analogous or adjacent colors. Note how soothing the overall composition is. Monet chose not
to paint realistically, but rather to paint his impression of what he saw in the world. He was
one of the leaders of the Impressionist movement in Europe.
Intensity in Color
The square in the center of each of these compositions is an example of color intensity. It
is the brightest area and the richest in color. As white is added to the intense color, it
becomes lighter as the design progresses outward.
Illusion of Space
In the diagram above, imagine that the picture plane is the surface of a painting. To
create the illusion of space on that picture plane, artists utilize different techniques to
differentiate the foreground from the background. This is known as creating the
Illusion of Space.
The Alba Madonna
In order to create the illusion of space in his painting of Mary, Jesus and John the Baptist, the artist Raphael utilized several
techniques. First, notice that the baby Jesus is positioned in front of Mary’s right shoulder. This overlapping of forms
creates the illusion that there is depth on this picture plane. Then notice how the figures in the foreground are much larger
than the buildings in the background. These contrasting sizes are another tool for creating the illusion of space. Finally
note the blurred mountains to the left and behind the figures. This blurred effect re-creates the moisture in the
atmosphere and is known as atmospheric perspective. We see all of these techniques in real life every day.
Mantegna’s painting, “Lamentation over the Dead Christ,” was completed in c. 1480 and is an
excellent example of using foreshortening to create the illusion of space or depth on the picture plane.
By tilting and compressing the subject, Mantagna leads us, as viewers, to believe that there is extreme
depth in the image.
Linear Perspective
As seen in the diagram above, all parallel lines converge at a point on the horizon
line. This is the case for all the objects we see in the world, since liner perspective
is based on the way we see. See the next image for a real life reference.
Linear Perspective Example
The converging lines of the railroad tracks are the obvious examples in the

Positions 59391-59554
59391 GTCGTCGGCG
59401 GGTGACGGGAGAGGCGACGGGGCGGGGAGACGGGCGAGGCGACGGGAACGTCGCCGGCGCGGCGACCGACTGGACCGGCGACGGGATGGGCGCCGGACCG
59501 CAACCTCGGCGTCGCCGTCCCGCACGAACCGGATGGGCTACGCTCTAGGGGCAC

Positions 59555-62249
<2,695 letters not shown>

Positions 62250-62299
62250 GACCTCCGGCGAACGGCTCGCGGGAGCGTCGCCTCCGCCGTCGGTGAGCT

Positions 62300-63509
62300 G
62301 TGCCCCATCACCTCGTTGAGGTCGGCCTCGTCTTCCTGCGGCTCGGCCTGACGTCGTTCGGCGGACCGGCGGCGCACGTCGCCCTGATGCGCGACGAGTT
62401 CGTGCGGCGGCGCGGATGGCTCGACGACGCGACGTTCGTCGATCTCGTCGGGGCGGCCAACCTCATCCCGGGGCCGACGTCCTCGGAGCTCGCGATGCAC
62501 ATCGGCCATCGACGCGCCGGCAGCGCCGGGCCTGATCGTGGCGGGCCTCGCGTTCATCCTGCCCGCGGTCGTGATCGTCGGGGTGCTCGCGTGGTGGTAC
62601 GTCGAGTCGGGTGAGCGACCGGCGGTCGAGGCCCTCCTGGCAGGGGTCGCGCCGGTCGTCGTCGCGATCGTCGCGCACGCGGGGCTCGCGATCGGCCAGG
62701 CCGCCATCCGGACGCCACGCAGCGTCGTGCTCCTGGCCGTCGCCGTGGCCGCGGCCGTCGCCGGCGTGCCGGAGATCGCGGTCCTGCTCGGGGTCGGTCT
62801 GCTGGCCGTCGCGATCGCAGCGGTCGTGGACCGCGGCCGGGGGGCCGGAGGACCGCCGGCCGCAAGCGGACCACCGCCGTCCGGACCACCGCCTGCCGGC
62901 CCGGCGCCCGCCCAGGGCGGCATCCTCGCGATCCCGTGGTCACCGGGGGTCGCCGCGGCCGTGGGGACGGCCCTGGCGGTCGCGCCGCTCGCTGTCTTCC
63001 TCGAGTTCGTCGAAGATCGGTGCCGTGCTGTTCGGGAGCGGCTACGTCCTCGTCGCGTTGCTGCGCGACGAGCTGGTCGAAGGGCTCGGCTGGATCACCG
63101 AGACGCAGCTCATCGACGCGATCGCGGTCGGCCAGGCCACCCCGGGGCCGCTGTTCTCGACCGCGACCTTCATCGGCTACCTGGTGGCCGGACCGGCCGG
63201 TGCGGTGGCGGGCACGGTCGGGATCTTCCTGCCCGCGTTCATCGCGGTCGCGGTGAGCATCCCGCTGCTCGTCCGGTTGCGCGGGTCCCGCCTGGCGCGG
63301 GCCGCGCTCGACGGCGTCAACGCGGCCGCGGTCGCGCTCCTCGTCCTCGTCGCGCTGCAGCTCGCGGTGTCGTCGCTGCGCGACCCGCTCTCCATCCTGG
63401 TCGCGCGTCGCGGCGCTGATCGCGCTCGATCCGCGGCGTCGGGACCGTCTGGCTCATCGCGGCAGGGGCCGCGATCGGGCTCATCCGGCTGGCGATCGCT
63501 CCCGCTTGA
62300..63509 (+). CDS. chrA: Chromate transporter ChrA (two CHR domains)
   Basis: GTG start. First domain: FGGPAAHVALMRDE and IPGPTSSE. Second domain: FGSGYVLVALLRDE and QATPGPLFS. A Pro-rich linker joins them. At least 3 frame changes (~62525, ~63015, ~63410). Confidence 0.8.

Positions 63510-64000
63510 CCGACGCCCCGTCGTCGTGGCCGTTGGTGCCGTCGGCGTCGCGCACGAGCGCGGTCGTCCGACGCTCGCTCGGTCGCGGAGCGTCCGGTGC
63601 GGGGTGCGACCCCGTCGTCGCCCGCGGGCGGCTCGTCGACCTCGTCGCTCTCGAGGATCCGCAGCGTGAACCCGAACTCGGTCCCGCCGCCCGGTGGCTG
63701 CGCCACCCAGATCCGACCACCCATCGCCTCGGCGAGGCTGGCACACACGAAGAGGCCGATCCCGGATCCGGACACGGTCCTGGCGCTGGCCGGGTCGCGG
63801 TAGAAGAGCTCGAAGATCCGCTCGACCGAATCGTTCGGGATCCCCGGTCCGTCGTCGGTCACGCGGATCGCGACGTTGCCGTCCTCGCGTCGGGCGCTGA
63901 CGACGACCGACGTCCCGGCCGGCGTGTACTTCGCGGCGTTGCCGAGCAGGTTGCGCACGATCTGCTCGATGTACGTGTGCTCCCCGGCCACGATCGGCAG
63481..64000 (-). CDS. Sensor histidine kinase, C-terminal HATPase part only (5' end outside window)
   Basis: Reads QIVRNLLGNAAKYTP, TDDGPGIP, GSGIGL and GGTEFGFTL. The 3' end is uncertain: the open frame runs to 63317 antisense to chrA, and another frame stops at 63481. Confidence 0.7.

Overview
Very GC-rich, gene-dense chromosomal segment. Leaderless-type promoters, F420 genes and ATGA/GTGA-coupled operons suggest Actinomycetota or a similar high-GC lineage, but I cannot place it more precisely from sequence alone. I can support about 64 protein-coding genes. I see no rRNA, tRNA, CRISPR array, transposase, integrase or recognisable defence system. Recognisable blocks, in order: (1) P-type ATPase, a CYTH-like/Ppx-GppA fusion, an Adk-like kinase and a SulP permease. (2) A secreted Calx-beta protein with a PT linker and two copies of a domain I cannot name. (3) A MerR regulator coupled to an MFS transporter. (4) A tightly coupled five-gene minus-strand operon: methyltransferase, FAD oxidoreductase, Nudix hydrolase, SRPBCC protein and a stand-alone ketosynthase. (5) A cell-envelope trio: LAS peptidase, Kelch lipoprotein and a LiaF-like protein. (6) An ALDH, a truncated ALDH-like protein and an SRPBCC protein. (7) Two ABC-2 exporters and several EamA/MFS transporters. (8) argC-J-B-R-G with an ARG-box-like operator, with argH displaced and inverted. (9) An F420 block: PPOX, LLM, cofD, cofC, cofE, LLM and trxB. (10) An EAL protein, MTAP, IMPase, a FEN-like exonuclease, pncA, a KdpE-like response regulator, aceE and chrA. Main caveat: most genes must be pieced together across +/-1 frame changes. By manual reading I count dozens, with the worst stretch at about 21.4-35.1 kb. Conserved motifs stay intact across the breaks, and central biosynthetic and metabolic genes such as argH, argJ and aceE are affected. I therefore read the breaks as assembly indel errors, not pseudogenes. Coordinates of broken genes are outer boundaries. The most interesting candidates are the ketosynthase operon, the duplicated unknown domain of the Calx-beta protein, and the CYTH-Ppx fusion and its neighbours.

photograph above of linear perspective. In addition, notice the sides of the
buildings to the left as their top and bottom edges (lines) converge toward the
horizon. This is also the case for the fences near the railroad tracks.
Abstract Composition
This composition has been developed by simplifying, or abstracting, a realistic setting. The
figures have been replaced by ovals and shapes, the walls are now geometric forms, and our
eyes are led through the composition by the use of different values or shades of grey. As
mentioned earlier, our eyes usually view a composition beginning at the upper left, moving
toward the bottom right. In this case, the eyes are guided by the oval head-forms and are
assisted by the edges of the geometric planes. There are many visual elements working in this
composition: balance, form, value/shade, contrast, rhythm, etc.
Abstraction Process
This series of four images illustrates
the process of abstraction from realistic
to abstract. In this case, abstraction is
a process of refinement and
simplification from the realistic
photograph in the upper left to the
semi-realistic composition at the lower
right. Each stage eliminates detail and
retains important elements that
maintain the content or meaning of the
original photograph. If one were to
take the lower-right image and abstract
it further, it might become what we
refer to as totally abstract, or nonobjective. By this, it is meant that it no
longer refers to the original realistic
church image.
This extraordinary realistic sculpture
entitled “David” by Michelangelo
exemplifies large-scale sculpture since
it is greater than life-size at over
fourteen feet high. Since it is carved
from marble and gives the appearance
of great weight, it is considered to be
of great mass, or massive.
Quite opposite from Michelangelo’s
“David,” this human-size bronze
sculpture by Alberto Giacometti is
considered delicate in terms of mass,
and not massive. Because it is thin and
lanky in design, it does not convey the
feeling of heaviness like the “David.”
Each has mass, but only the “David” is
considered massive, or containing great